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One piece of information you won’t find on our kennel cards or website

Posted on Monday, March 04, 2019
Photo grid containing eight images of dogs demonstrating a variety of traits.
A wide variety of dogs are cared for at the Richmond SPCA every year. Each one is an individual with distinct traits and characteristics more unique than breed labels can convey.

At the Richmond SPCA, we focus on helping adopters make informed decisions, and that involves sharing all that we know about a homeless pet in our care. How did he arrive here? What conditions did our veterinarian diagnose and treat after her arrival? If he had a previous home, what did that family have to say? Does she know any commands or has she worked with our trainers? Will he retrieve balls or does he prefer a game of tug? Sharing this information with potential adopters helps them to decide whether a particular pet is going to be a good match.

What kind of dog is that?

One piece of information we’ve been providing about the dogs in our care is little more than a guess. And for most, that guess doesn’t tend to reveal much. That is a dog’s “breed.” Labeling a mixed breed dog as breed 1 + breed 2 is unreliable. These designations are based on appearances, and each person interprets looks in a different way.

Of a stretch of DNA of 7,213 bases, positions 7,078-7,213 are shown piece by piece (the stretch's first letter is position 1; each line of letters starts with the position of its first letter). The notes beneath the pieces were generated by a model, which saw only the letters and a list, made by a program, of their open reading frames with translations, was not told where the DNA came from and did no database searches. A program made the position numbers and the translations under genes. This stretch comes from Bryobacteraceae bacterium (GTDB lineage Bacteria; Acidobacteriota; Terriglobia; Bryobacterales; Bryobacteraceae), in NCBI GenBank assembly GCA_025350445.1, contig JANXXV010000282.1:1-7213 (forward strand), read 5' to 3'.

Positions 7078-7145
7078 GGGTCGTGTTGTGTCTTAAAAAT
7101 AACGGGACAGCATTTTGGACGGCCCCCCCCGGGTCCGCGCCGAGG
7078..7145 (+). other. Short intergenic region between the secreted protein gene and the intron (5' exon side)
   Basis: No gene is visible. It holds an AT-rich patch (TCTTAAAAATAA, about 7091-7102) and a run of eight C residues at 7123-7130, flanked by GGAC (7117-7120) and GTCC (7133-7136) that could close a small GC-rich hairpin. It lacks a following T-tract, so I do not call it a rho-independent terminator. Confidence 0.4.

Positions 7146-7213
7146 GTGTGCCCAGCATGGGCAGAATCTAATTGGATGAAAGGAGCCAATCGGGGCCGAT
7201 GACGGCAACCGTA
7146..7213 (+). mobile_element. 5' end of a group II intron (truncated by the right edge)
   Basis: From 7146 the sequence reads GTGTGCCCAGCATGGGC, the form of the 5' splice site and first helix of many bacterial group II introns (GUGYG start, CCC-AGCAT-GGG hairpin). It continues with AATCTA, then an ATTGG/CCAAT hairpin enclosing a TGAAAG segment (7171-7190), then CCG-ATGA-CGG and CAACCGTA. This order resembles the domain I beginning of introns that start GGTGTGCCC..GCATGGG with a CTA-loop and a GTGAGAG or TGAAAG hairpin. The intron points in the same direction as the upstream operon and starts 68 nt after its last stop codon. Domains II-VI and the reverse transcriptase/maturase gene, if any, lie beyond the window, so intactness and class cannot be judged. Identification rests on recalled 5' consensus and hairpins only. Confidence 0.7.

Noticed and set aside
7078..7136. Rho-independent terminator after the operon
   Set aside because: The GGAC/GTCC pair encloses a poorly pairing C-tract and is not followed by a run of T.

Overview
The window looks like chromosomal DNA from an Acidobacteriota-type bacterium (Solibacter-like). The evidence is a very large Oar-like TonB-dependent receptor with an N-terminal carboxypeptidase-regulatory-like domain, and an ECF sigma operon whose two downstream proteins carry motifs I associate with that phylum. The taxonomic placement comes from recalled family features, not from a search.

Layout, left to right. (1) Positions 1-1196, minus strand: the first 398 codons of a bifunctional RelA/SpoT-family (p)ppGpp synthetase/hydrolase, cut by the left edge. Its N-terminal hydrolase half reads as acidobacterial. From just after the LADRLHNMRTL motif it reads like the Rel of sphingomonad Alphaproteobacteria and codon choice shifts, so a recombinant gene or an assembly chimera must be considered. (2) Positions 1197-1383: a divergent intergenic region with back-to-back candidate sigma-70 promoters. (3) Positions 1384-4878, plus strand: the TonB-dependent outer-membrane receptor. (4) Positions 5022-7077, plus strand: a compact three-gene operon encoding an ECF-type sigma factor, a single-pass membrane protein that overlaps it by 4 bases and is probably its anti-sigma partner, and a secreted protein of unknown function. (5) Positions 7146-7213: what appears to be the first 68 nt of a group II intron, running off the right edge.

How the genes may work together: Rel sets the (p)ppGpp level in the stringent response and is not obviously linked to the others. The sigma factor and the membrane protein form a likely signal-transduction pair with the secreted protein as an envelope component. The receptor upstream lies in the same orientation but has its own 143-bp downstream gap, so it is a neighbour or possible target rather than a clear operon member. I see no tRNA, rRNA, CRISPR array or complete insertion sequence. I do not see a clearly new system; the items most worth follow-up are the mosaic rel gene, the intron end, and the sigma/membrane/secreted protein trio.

This is why we have come to the conclusion that if the information is neither accurate nor helpful, it should not be part of the limited details highlighted on our kennel cards in the adoption center nor on our dogs’ bios on our website. Few of our Facebook posts about dogs awaiting adoption have included information about their supposed breed for some time now. We focus instead on showcasing good photos that let you see their features, body type and size along with what makes each one a distinctive, unique, one-of-a-kind companion that just might be the match for you.  

Our adoption process is based on personal interaction with the animal and in-depth conversations between our adoption counselors and potential adopters about all aspects of the pet being considered. That won’t change. It’s what makes meeting your next best friend at the Richmond SPCA an experience that so many adopters repeat time after time when adding another companion to their families.

All dogs are individuals

View the infographic from Animal Farm Foundation for insight on how the canine genome affects appearance and behavior.

This post was originally published on April 5, 2016. Find more archived blog content from the Richmond SPCA here.

Tabitha hugging Roux, a reddish-brown dog with perky ears.

Tabitha joined the Richmond SPCA in 2005 as an admissions counselor soon after moving to Richmond from her home state of Mississippi, and has been our director of communications since 2010. She is a member of the Public Relations Society of America and PRSA Richmond.

Tabitha and her husband live in Richmond with four Richmond SPCA alumni – two cats and two dogs.

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